- Elector, the website for an election app used by Prime Minister Benjamin Netanyahu’s party, Likud, made it possible to view full names, addresses, and identity card numbers of 6.5 million voters. The software error exposed an API that returned the site administrator’s credentials, which could then be used to gain access to the voter registry database. [Internet Israel]
- Antivirus firm Avast shuts down data collection arm Jumpshot after getting caught amassing and selling users’ browsing habits to its clients. There’s only one word for this: good! [Motherboard / Avast]
- Facebook, Google, LinkedIn, and Twitter demand Clearview AI stop scraping their social networks to funnel its facial recognition tool that it pitches to law enforcement agencies. [The Verge]
- WhatsApp fixed a flaw in its desktop app that allowed access to files on your computer. [TNW via PerimeterX]
- Google blocked 790,000 potentially harmful apps before they were published to the Play Store in 2019, and prevented more than 1.9 billion malware installs from non-Google Play sources. All that effort hasn’t stopped malware-laced appsfrom sneaking in, though. [Android Developers]
- The NSO Group, which makes the Pegasus spyware used by governments to spy on activists, dissidents, and journalists, is under investigation by the FBI. [Reuters]
- Google’s data export tool, Takeout, suffered from a bug that accidentally delivered users’ private photos to the wrong people. The four-day security lapse in November last year affected “less than 0.01%” of Photos users. [Ars Technica]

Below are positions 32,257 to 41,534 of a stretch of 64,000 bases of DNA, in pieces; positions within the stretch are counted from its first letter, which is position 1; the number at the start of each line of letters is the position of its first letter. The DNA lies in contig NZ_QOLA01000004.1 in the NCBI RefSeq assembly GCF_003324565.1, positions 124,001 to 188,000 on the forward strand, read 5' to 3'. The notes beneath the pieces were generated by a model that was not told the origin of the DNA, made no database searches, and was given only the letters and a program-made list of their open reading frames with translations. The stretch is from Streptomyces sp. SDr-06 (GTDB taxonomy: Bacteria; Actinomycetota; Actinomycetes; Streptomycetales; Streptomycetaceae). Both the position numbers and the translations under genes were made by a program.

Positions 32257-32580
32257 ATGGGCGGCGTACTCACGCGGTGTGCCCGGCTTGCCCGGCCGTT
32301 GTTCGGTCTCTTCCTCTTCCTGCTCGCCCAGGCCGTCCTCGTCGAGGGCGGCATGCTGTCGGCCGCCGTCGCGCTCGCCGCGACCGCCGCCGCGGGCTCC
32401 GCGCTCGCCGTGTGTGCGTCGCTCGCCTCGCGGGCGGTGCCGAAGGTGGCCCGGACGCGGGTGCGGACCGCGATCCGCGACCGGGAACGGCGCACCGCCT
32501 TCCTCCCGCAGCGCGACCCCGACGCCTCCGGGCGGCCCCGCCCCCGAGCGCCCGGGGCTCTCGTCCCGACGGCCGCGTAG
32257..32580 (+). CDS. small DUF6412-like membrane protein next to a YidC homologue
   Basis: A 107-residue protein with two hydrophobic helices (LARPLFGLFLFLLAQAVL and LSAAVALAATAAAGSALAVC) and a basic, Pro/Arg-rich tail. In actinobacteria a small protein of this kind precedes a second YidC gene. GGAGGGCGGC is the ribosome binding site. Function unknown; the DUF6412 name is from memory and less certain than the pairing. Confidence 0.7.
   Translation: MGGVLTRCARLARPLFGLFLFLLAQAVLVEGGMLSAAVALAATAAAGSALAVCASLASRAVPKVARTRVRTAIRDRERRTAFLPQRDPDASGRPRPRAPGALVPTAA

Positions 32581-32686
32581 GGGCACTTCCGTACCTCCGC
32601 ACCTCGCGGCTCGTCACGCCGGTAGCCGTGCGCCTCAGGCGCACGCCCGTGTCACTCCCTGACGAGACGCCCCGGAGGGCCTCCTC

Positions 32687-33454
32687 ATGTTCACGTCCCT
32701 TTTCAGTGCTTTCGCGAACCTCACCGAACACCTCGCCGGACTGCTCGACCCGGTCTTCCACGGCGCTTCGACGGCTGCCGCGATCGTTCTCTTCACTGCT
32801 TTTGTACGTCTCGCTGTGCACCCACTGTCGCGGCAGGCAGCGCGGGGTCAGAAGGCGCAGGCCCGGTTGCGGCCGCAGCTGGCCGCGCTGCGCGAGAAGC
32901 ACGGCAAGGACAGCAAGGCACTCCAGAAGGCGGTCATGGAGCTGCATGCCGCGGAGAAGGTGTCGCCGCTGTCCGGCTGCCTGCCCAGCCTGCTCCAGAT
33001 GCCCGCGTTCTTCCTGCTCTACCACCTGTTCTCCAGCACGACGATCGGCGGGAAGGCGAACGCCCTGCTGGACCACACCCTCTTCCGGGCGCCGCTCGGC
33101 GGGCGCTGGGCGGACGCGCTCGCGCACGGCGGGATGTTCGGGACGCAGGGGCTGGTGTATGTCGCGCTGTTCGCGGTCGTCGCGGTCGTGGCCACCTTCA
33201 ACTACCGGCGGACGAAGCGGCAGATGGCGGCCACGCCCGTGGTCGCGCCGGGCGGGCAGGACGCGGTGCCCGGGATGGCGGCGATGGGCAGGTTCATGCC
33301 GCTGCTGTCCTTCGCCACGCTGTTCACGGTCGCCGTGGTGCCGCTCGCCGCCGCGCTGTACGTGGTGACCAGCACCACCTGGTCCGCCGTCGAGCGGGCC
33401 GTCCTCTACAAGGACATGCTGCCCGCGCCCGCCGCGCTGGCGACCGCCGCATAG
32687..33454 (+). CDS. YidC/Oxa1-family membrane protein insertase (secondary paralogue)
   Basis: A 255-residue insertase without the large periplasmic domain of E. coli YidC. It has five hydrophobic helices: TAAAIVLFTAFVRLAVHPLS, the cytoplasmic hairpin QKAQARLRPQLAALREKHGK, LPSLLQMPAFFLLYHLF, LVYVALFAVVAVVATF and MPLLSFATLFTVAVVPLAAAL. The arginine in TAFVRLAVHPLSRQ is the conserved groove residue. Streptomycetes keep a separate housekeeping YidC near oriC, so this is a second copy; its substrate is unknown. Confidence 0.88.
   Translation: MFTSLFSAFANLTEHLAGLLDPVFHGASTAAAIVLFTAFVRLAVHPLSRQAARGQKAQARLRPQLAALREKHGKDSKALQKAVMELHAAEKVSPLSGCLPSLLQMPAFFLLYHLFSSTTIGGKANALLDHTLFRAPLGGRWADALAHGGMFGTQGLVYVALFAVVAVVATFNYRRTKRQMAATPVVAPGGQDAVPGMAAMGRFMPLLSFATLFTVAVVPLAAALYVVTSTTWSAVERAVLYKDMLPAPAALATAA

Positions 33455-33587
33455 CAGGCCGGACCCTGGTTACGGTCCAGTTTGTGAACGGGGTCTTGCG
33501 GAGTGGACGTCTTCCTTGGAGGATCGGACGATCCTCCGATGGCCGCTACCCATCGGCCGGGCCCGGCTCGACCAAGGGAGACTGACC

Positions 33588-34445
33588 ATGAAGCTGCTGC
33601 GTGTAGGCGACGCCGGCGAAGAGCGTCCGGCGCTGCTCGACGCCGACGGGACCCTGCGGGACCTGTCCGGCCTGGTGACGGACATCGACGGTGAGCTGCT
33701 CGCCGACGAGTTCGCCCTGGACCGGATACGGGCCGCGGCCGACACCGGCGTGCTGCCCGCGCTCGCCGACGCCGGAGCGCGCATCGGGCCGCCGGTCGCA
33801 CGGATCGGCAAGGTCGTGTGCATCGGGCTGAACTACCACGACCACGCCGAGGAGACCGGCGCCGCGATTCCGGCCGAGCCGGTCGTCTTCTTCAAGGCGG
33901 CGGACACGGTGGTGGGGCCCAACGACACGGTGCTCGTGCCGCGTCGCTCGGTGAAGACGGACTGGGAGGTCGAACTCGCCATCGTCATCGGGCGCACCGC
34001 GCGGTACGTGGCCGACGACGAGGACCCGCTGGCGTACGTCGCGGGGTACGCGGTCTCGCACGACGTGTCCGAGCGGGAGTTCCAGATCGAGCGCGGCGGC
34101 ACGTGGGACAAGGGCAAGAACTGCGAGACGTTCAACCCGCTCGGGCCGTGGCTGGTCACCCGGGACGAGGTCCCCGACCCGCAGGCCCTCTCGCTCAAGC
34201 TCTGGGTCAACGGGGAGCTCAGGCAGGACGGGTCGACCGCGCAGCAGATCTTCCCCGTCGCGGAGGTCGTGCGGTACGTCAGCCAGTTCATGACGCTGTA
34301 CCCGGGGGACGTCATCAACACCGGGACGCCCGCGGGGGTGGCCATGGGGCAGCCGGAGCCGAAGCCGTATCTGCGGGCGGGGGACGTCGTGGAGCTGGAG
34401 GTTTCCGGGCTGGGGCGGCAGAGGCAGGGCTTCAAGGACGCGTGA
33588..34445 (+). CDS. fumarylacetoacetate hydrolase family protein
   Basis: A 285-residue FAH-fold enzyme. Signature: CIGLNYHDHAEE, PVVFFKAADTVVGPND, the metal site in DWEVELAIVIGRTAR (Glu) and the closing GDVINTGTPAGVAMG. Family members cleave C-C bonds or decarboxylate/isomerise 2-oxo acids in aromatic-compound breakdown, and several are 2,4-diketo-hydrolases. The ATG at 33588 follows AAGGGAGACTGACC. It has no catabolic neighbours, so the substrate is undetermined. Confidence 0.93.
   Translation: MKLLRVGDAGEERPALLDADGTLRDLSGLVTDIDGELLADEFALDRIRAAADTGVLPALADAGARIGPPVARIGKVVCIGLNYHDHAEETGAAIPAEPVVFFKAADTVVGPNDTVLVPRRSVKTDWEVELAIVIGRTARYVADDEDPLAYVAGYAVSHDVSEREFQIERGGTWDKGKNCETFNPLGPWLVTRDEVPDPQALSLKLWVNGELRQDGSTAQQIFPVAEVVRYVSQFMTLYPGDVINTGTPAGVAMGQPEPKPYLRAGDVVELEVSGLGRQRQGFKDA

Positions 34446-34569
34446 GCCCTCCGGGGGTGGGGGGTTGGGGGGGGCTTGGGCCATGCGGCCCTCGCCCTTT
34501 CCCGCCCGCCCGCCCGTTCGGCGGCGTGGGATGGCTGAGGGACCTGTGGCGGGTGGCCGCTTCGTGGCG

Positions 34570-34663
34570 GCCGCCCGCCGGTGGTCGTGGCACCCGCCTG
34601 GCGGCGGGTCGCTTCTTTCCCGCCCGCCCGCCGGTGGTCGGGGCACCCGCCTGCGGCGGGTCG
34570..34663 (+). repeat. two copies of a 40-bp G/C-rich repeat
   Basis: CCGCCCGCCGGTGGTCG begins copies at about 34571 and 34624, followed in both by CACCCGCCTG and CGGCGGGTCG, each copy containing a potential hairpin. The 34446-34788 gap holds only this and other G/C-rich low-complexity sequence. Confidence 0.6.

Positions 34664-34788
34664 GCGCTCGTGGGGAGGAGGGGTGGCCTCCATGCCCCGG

- Facebook left a security flaw open for nine months after it was first raised that eventually culminated in a data breach impacting 29 million users. [The Telegraph]
FBI’s Internet Crime Complaint Center (IC3) published the 2019 Internet Crime Report, and revealed that cybercrime contributed to individual and business losses of $3.5 billion in 2019 alone, up from $2.7 billion in 2018. IC3 received 467,361 complaints, an average of nearly 1,300 every day. Of the age groups impacted, those between 20 to 29 suffered the least loss — of $174.6 million.
“The most frequently reported complaints were phishing and similar ploys, non-payment/non-delivery scams, and extortion. The most financially costly complaints involved business email compromise, romance or confidence fraud, and spoofing, or mimicking the account of a person or vendor known to the victim to gather personal or financial information,” the report says.
Takeaway: With phishing, smishing (SMS phishing) and pharming (redirecting users to bogus websites) being the most common entry points for cybercrime, it’s crucial that you double-check everything you receive, whether it’s emails or SMSes. Moral of the story: don’t click suspicious links.
That’s it. See you all in a couple of days. Stay safe!
Ravie x TNW (ravie[at]thenextweb[dot]com)